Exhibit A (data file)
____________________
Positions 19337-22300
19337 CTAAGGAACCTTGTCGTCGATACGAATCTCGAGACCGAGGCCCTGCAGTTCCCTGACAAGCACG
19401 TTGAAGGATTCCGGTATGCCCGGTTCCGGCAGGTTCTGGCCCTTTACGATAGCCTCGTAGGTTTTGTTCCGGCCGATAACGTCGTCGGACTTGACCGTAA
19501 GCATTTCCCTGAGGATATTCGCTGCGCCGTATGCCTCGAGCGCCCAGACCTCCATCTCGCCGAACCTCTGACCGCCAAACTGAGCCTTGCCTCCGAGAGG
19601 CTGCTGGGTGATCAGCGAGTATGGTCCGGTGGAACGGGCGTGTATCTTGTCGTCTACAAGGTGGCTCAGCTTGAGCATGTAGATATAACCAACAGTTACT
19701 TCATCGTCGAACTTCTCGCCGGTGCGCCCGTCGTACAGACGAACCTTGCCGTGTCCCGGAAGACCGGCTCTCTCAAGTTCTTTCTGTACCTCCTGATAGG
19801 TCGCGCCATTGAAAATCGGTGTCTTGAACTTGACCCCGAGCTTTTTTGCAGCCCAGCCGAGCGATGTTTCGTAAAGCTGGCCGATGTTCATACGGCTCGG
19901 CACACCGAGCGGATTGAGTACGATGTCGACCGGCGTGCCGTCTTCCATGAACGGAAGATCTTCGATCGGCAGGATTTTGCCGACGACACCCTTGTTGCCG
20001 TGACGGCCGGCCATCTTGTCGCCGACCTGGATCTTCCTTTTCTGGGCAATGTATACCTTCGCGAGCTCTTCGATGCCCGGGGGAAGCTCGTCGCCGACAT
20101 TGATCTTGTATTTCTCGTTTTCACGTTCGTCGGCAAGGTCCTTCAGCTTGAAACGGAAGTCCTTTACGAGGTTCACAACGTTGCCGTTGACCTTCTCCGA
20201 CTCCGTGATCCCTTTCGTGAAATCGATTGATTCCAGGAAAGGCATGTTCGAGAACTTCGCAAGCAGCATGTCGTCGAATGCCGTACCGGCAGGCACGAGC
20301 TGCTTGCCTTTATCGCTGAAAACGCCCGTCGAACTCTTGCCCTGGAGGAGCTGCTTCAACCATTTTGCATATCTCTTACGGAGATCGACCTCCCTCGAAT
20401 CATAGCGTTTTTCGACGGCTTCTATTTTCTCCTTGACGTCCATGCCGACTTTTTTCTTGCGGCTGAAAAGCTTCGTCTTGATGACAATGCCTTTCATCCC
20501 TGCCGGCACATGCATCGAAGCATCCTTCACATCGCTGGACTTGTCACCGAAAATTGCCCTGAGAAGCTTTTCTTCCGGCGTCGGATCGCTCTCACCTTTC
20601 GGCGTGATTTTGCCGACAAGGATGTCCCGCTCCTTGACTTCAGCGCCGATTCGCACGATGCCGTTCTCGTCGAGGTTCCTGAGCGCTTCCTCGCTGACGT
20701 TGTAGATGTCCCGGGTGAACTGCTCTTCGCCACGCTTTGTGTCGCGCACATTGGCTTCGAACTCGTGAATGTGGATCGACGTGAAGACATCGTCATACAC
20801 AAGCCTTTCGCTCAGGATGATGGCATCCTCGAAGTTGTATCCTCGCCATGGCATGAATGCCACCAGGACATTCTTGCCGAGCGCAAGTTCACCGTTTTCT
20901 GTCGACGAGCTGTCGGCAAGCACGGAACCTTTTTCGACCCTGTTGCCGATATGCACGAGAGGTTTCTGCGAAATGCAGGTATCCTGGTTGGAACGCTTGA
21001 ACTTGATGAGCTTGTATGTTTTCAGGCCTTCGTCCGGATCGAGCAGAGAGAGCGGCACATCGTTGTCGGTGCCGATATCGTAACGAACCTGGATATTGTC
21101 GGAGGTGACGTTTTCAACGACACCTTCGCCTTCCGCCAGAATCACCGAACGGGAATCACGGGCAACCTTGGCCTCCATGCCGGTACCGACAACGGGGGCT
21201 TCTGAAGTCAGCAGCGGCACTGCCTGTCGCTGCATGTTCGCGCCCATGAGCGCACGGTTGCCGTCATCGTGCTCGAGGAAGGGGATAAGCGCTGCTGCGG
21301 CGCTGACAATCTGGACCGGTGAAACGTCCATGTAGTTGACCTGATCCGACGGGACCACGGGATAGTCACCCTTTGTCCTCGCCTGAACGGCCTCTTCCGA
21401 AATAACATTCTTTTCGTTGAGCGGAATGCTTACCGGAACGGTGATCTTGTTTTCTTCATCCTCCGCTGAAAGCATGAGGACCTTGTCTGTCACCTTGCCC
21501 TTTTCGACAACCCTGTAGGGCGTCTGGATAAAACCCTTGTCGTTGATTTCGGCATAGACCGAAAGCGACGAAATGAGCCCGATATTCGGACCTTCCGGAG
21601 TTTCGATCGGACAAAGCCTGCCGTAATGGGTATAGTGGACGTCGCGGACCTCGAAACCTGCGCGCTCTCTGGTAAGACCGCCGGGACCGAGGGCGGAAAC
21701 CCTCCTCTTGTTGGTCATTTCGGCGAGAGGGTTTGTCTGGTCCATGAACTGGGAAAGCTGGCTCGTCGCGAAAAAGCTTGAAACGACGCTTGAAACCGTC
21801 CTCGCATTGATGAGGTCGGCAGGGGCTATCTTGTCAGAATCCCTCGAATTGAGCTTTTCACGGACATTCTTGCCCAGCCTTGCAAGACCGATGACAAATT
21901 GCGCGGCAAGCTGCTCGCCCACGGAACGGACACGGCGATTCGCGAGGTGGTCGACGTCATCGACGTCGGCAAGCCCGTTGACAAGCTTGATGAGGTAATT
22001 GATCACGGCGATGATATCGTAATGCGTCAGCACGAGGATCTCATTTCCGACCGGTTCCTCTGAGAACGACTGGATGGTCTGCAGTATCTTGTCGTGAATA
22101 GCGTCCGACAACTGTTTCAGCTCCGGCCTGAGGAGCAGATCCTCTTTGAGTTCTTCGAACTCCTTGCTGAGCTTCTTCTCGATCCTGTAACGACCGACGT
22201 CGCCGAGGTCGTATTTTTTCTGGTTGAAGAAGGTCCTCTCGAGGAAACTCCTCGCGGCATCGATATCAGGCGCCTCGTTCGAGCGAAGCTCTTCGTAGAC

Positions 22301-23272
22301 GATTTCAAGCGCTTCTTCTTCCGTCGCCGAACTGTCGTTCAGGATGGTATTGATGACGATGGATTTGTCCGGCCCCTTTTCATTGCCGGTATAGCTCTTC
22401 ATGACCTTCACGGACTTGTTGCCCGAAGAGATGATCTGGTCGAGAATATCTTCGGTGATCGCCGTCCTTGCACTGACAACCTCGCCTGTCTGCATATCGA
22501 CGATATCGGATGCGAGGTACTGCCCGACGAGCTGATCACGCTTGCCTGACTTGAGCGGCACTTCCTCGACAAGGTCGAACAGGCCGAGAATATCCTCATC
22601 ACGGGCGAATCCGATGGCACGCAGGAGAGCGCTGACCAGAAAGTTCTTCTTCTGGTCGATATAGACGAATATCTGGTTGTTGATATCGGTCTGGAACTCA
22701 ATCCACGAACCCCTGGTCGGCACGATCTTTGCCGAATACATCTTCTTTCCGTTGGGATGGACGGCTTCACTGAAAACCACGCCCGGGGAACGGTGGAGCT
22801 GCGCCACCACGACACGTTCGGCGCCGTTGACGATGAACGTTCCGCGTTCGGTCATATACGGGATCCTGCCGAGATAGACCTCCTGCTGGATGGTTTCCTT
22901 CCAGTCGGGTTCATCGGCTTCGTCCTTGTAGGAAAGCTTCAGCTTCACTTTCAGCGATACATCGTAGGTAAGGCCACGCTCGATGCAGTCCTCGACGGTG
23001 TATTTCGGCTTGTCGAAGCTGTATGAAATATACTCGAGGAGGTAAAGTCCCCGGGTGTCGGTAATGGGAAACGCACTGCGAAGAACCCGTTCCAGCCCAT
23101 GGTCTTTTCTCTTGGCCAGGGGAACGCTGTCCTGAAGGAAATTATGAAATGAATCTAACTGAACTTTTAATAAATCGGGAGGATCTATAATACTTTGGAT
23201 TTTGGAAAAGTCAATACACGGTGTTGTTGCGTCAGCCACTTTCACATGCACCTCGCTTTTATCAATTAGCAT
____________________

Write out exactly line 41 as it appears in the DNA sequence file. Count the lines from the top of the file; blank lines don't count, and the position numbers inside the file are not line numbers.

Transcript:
23101 GGTCTTTTCTCTTGGCCAGGGGAACGCTGTCCTGAAGGAAATTATGAAATGAATCTAACTGAACTTTTAATAAATCGGGAGGATCTATAATACTTTGGAT